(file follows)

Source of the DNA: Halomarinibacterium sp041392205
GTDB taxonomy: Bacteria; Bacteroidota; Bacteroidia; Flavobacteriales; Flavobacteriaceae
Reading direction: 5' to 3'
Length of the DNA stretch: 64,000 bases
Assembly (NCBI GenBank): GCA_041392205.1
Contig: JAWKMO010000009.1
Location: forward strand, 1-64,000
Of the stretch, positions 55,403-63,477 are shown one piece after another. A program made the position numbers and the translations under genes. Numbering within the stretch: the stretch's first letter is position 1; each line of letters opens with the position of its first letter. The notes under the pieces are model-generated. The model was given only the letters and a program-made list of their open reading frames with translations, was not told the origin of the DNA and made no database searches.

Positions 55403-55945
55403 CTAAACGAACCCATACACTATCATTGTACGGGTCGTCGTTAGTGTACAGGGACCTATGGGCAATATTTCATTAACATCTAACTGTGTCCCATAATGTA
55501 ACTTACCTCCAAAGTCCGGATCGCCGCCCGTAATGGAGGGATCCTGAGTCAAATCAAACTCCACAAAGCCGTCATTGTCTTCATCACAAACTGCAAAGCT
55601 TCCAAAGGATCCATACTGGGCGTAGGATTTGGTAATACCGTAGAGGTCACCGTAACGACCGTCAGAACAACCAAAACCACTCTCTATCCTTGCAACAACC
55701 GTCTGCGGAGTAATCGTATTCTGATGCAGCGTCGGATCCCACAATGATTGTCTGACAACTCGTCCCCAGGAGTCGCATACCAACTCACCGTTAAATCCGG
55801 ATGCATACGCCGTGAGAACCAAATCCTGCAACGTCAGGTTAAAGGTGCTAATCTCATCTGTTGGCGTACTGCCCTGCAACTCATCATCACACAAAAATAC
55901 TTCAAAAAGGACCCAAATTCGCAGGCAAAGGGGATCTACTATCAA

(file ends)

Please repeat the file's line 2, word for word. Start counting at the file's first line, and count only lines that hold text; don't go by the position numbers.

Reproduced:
GTDB taxonomy: Bacteria; Bacteroidota; Bacteroidia; Flavobacteriales; Flavobacteriaceae